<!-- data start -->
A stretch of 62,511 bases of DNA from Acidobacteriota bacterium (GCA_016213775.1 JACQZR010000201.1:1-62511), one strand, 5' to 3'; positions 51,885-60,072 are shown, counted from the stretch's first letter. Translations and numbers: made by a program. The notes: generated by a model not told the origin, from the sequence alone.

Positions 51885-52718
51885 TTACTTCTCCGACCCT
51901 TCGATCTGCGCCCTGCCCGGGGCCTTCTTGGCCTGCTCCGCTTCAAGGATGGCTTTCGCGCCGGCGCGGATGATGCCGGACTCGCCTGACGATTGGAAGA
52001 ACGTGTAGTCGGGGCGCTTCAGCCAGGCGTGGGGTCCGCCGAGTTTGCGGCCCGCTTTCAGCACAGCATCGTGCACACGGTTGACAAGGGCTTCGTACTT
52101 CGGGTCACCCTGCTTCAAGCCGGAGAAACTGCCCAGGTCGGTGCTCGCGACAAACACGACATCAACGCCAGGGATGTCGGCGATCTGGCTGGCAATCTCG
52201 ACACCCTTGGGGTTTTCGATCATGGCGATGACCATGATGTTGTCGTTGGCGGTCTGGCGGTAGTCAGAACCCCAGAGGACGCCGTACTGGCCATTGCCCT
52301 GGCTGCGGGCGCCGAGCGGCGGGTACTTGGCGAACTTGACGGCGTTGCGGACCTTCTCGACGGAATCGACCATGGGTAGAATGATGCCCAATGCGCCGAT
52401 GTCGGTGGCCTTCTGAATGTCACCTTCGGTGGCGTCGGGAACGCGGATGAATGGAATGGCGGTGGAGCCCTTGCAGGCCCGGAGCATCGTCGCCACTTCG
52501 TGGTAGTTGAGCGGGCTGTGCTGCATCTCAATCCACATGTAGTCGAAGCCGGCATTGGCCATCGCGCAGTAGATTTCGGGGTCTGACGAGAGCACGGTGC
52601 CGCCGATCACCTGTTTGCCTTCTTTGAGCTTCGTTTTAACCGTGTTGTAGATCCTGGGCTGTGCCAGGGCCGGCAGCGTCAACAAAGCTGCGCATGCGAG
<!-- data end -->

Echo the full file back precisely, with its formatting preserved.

A stretch of 62,511 bases of DNA from Acidobacteriota bacterium (GCA_016213775.1 JACQZR010000201.1:1-62511), one strand, 5' to 3'; positions 51,885-60,072 are shown, counted from the stretch's first letter. Translations and numbers: made by a program. The notes: generated by a model not told the origin, from the sequence alone.

Positions 51885-52718
51885 TTACTTCTCCGACCCT
51901 TCGATCTGCGCCCTGCCCGGGGCCTTCTTGGCCTGCTCCGCTTCAAGGATGGCTTTCGCGCCGGCGCGGATGATGCCGGACTCGCCTGACGATTGGAAGA
52001 ACGTGTAGTCGGGGCGCTTCAGCCAGGCGTGGGGTCCGCCGAGTTTGCGGCCCGCTTTCAGCACAGCATCGTGCACACGGTTGACAAGGGCTTCGTACTT
52101 CGGGTCACCCTGCTTCAAGCCGGAGAAACTGCCCAGGTCGGTGCTCGCGACAAACACGACATCAACGCCAGGGATGTCGGCGATCTGGCTGGCAATCTCG
52201 ACACCCTTGGGGTTTTCGATCATGGCGATGACCATGATGTTGTCGTTGGCGGTCTGGCGGTAGTCAGAACCCCAGAGGACGCCGTACTGGCCATTGCCCT
52301 GGCTGCGGGCGCCGAGCGGCGGGTACTTGGCGAACTTGACGGCGTTGCGGACCTTCTCGACGGAATCGACCATGGGTAGAATGATGCCCAATGCGCCGAT
52401 GTCGGTGGCCTTCTGAATGTCACCTTCGGTGGCGTCGGGAACGCGGATGAATGGAATGGCGGTGGAGCCCTTGCAGGCCCGGAGCATCGTCGCCACTTCG
52501 TGGTAGTTGAGCGGGCTGTGCTGCATCTCAATCCACATGTAGTCGAAGCCGGCATTGGCCATCGCGCAGTAGATTTCGGGGTCTGACGAGAGCACGGTGC
52601 CGCCGATCACCTGTTTGCCTTCTTTGAGCTTCGTTTTAACCGTGTTGTAGATCCTGGGCTGTGCCAGGGCCGGCAGCGTCAACAAAGCTGCGCATGCGAG